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Central retinal artery occlusion and non-arteritic anterior ischemic optic neuropathy associated with an overlap syndrome: a case report.

Lima VC, Prata TS, Liebmann JM, Ritch R - J Med Case Rep (2008)

Bottom Line: The appearance of a new risk factor can alter the course and prognosis of previously stable disease.Exfoliation syndrome is a leading cause of glaucoma and is associated with vascular disease.She also developed ischemic arterial events in both eyes.

View Article: PubMed Central - HTML - PubMed

Affiliation: Einhorn Clinical Research Center, The New York Eye and Ear Infirmary, New York, NY, USA. vecastrolima@yahoo.com.br

ABSTRACT

Introduction: An "overlap syndrome" is defined as the sequential appearance over time of two or more risk factors for glaucomatous damage. The appearance of a new risk factor can alter the course and prognosis of previously stable disease. Exfoliation syndrome is a leading cause of glaucoma and is associated with vascular disease. We report a case of central retinal artery occlusion and non-arteritic anterior ischemic optic neuropathy in a patient with overlap syndrome.

Case presentation: An 87-year-old woman with longstanding stable primary open-angle glaucoma developed bilateral exfoliation syndrome, after which her intraocular pressure became uncontrolled and her glaucomatous damage progressed rapidly. She also developed ischemic arterial events in both eyes.

Conclusion: The case presented here shows that overlap syndromes can lead to rapid, irreversible vision impairment. To the best of our knowledge, this is the first reported case of central retinal artery occlusion and non-arteritic anterior ischemic optic neuropathy in a patient with overlap syndrome.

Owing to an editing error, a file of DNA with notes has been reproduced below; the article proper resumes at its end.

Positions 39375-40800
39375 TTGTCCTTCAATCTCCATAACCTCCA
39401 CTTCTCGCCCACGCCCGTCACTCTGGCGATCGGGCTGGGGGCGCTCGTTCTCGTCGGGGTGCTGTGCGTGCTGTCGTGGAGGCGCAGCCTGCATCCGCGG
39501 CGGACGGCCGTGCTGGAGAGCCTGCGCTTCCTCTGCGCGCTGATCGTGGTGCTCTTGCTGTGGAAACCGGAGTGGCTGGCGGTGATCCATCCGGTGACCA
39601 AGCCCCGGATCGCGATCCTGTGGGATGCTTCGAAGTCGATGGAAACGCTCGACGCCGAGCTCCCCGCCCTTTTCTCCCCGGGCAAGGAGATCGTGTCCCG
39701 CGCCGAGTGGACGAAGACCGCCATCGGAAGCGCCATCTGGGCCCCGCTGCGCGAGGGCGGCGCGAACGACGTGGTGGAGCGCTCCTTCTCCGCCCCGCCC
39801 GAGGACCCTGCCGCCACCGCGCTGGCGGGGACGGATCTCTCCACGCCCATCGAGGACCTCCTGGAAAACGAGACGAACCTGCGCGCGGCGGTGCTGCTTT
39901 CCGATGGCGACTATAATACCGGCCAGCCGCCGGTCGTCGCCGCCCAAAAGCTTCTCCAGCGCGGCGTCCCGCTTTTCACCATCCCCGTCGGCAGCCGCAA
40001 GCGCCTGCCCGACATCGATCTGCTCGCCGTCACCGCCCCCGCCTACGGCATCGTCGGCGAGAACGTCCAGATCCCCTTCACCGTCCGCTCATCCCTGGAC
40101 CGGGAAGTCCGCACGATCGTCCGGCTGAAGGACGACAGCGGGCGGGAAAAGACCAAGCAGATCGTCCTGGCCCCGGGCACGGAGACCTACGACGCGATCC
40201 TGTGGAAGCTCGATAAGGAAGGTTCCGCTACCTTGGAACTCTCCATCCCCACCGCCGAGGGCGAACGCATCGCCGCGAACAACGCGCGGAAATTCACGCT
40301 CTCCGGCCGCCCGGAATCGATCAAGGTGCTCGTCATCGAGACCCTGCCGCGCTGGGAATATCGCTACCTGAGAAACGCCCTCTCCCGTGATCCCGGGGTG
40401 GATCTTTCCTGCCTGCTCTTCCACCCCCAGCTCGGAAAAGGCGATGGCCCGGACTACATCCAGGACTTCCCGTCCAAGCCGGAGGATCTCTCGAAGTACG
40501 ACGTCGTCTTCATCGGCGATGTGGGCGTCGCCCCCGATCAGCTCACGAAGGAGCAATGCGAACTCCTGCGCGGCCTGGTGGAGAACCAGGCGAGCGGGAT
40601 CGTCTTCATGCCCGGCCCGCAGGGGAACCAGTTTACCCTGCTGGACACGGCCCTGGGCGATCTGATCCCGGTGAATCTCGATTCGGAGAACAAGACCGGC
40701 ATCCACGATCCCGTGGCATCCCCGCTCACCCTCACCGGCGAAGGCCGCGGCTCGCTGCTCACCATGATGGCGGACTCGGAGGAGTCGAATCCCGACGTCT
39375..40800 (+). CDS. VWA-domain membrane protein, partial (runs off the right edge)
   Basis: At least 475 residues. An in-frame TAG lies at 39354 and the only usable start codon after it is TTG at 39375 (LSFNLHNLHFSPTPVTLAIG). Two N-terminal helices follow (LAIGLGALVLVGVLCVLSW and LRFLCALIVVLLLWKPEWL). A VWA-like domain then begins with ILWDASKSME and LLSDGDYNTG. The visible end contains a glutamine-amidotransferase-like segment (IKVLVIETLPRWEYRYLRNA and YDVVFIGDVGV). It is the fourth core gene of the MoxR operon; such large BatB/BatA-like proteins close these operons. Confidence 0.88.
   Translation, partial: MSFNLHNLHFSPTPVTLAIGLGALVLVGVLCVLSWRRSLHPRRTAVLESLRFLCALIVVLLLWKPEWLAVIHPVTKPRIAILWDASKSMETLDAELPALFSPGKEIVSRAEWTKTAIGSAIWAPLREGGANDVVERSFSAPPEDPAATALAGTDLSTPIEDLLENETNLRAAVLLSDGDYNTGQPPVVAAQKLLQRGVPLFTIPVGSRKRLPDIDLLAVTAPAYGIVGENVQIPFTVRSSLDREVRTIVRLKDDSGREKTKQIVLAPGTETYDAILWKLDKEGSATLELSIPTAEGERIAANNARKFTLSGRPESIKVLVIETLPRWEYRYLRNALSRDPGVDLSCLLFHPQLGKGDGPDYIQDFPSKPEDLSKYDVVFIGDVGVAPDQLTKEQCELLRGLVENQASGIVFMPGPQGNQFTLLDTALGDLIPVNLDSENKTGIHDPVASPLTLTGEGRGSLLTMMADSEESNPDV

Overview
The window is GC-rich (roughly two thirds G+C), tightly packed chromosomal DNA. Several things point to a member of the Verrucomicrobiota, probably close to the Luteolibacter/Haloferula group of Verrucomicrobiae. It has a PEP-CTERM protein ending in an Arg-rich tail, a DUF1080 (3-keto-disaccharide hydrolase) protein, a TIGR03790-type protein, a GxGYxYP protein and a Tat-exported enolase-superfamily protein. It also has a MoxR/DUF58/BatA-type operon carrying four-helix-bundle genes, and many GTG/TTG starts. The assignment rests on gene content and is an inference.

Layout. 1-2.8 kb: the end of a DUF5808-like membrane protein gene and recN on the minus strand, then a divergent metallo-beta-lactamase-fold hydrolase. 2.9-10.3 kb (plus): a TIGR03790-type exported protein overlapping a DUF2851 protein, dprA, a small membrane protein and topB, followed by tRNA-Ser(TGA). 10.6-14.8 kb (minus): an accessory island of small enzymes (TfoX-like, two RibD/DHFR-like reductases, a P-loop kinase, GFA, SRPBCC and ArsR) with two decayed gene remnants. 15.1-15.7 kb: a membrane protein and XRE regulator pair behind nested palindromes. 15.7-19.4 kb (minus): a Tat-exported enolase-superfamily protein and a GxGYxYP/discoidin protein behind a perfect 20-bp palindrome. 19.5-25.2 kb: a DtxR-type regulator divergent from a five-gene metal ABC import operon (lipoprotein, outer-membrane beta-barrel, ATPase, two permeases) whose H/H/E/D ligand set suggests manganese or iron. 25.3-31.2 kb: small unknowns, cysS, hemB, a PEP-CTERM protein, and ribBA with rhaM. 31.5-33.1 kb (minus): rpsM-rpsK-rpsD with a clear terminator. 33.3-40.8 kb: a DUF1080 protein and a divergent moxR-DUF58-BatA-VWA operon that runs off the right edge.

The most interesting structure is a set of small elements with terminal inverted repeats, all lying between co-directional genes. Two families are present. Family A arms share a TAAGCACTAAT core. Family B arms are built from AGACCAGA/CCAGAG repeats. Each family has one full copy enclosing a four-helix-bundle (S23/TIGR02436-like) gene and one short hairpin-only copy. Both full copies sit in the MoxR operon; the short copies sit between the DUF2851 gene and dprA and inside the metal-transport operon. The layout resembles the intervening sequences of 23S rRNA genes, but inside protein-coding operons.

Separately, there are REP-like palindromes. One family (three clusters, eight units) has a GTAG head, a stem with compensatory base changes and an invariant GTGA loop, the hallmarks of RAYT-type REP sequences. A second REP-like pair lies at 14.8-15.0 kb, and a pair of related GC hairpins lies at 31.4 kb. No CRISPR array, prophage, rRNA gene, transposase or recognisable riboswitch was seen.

No MeSH data available.


Related in: MedlinePlus

Biomicroscopy of the left eye showing exfoliation material on the anterior lens capsule and pupillary margin (white arrows).
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Figure 1: Biomicroscopy of the left eye showing exfoliation material on the anterior lens capsule and pupillary margin (white arrows).

Mentions: One year later, she had developed exfoliation material (XFM) on the anterior lens capsule and pupillary margin OS (Figure 1). Her IOP was 24 mmHg OD and 34 mmHg OS. Gonioscopy showed open-angles OU with visualization of XFM on the trabecular meshwork OS. Fundoscopy showed a cup-to-disc ratio of 0.5 and 0.7, respectively. This asymmetry of structural damage was attributed to the XFS onset and additional antiglaucoma topical treatment was initiated OS. Six months later, the patient complained of a marked decrease of vision OS, and a central retinal artery occlusion (CRAO) was confirmed by clinical and fluorescein angiographic examinations. Over the following 3 years, the glaucoma damage advanced OS due to uncontrolled IOP, despite treatment (Figure 2). At this time, she refused surgical or laser intervention. The OS presented an enlarged cup-to-disc ratio (0.9–1.0) and her visual acuity dropped to counting fingers at two inches (Figure 3). Several months later, XFM was noted on OD and the IOP had increased to 30 mmHg, followed by rapid glaucoma damage progression. After 2 years, cup-to-disc ratio was of 0.8 OD and 1.0 OS.